the first permanent Russian rocketry group. Its members, Sergei Korolyov and
Valentine Gluskho, were later joined by Vladimir Chelomey to become titans of the
Soviet space program. Th
rough Stalin prison camps at Kolyma goldmines and the
Tupolev prison design bureau (sharashka) Korolyov made his way up to top of the
brass chief desig
ner of the Soviet space rockets
(Burrows 1998 62)
.


Soyuz, his
creation, put Gagarin in orbit. Fifty yea
rs later it is still the most reliable craft in the
worl
d (Saturn was scrapped and is out of competition
). His goal and vision helped him
to survive prison camps. In Nazi Germany von Braun was driving slaves at Dora
Mittelwerke to get his rockets flying; i
n Stalinist Soviet Union Korolyov was a
prisoner. “It's hard to comprehend what could have motivated anyone to work during
this troubled era with such devotion and faith in his country, even after having been
sent for no reason to Siberia for seven years d
uring the Stalinist Terror
.

36

Later,
Korolyov’s personal rivalry with Glushko originated from the fact that Glushko
denounced him to the secret police for “deliberately s
lowing down the research effort

(
ibid.
)
.

A side effect of this rivalry was the failur
e of the Soviet’s Moon shot.
37

The
rivalry between chiefdoms of different chief designers was so stark that the Soviet
Union in effect ran two separate Moon programs: one aimed at circumnavigation,
another one geared for landing. What appeared from the out
side as a monolith of power
and determination was divided within itself in very much the same fashion as fractions
in other totalitarian regimes. The supposed monolith of Soviet Rocket Science was as
splintered and factional as Nazi security services
, feud
al fiefdoms vying for favor with
powerful patrons
. A chief designer

ruling supreme was a myth. If

NASA was forced
down the road of centralized control, as De Groot complains (Woods 1) and achieved



36

From a review by Joan Roch for
Korolyov: How One Man Masterminded the Soviet Drive to Beat
America to the Moon

by James Harford on Amazon.com.

37

After Korolyov’s demise nobody was able to manage the complex project.

Glushko’s refusal to
release his own rocket engines, the strongest available at the time, meant that Korlev had to make do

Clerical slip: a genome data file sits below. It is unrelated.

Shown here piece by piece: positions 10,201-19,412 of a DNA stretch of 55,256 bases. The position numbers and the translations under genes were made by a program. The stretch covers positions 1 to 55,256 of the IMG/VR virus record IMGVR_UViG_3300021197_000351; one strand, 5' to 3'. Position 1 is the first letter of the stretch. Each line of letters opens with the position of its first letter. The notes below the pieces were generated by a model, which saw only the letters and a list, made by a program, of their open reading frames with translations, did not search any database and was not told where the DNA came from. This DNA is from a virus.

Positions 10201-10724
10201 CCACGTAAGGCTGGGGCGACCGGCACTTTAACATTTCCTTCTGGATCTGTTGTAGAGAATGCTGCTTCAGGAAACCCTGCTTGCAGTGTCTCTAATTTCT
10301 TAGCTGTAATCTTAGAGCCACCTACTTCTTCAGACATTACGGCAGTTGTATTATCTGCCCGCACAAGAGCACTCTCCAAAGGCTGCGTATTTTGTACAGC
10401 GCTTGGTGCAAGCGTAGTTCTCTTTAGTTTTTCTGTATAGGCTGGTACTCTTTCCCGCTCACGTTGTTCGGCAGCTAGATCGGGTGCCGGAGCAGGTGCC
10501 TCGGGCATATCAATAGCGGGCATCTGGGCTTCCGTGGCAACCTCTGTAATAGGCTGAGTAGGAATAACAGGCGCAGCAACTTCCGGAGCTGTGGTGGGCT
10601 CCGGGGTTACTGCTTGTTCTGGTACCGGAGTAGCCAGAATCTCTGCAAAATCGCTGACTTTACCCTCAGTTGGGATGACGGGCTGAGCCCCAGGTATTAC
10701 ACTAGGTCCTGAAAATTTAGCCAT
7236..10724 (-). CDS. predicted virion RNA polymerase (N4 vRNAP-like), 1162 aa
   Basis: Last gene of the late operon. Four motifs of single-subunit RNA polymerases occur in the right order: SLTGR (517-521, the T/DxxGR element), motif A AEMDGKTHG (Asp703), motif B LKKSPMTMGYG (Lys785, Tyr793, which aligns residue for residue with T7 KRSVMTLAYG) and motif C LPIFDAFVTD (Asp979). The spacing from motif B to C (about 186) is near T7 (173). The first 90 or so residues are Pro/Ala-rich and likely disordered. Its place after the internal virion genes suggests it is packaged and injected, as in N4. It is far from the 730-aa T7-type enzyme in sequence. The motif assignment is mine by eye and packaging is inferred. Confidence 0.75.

with alternative ones. He had to cluster a large number of the weaker engines into a ring of the first
Soviet Moon rocket, N1. All
four attempts with N1 failed catastrophically at one occasion killing
everybody on the site who was not in the bunker. Saturn V had five very strong engines and was very
reliable. Glushko, after he became chief designer himself and after the Moon race was

over chose the
same solution for Energia rocket, the strongest booster ever built.


25



much more total control over execution of its goals than a
ny comparable soviet agency,
it was upon
perception

of soviet efforts. The Manhattan Project and system
management theory provided models of their own (Launius 2008). Soviets could not
fund either of their Moon programs at the level to match Americans: Apo
llo 8 beat
Chemoley’s UR500
-
Zond mission and soon Soviet leaders lost interest; Apollo 11 beat
Korolyov’s (later Mishin’s) N1/L3 landing and the project lost funding in 1974 and was
cancelled in 1976.

Soviet Russia was the very first but not the only coun
try with a rocket society.
Communist utopianism and the goal of creating an industrial society out of an agrarian
one stirred a unique space fad early on. In America, Britain and Germany in the thirties,
early rocket societies formed at the same time as GI
RD. They originated as groupings
of enthusiast of sci
-
fi fan clubs, but later they moved on, in the case of American and
German groups, to rocket experimentation and hard core Rocket Science.


The British Interplanetary Society


The British Interplanetar
y Society kept its original profile and never moved on
to developing rockets. Part of the reason was that rocket tests were illegal in Britain due
to high population density (Bainbridge 1983 146). Without technology to develop, the
British kept working out

ideas, as all of their predecessors up to this point in time. One
of the more impressive projects later on in early seventies, at the time of the Apollo
landing, was Project Daedalus. Daedalus elaborated design for an interstellar nuclear
fusion ship (Gil
ster 72, 215
-
217; Prantzos 105; Genta 150).

Earlier on, in the forties, there was an opinion struggle in the society about the
human scale of technology. One wing with C. S. Lewis and J. R. R. Tolkien kept their
reservations (Bainbridge 1983

153
). In Tolk
ien’s
The Lord of the Rings

(and its film
adaptation too) the industrializing Isengard, boiling cauldron of all evil, was fought by
idealized happy rural types, the Hobbits. A similar scheme can be identified in
The
Cosmic Trilogy

by C. S. Lewis: it is the

arch
-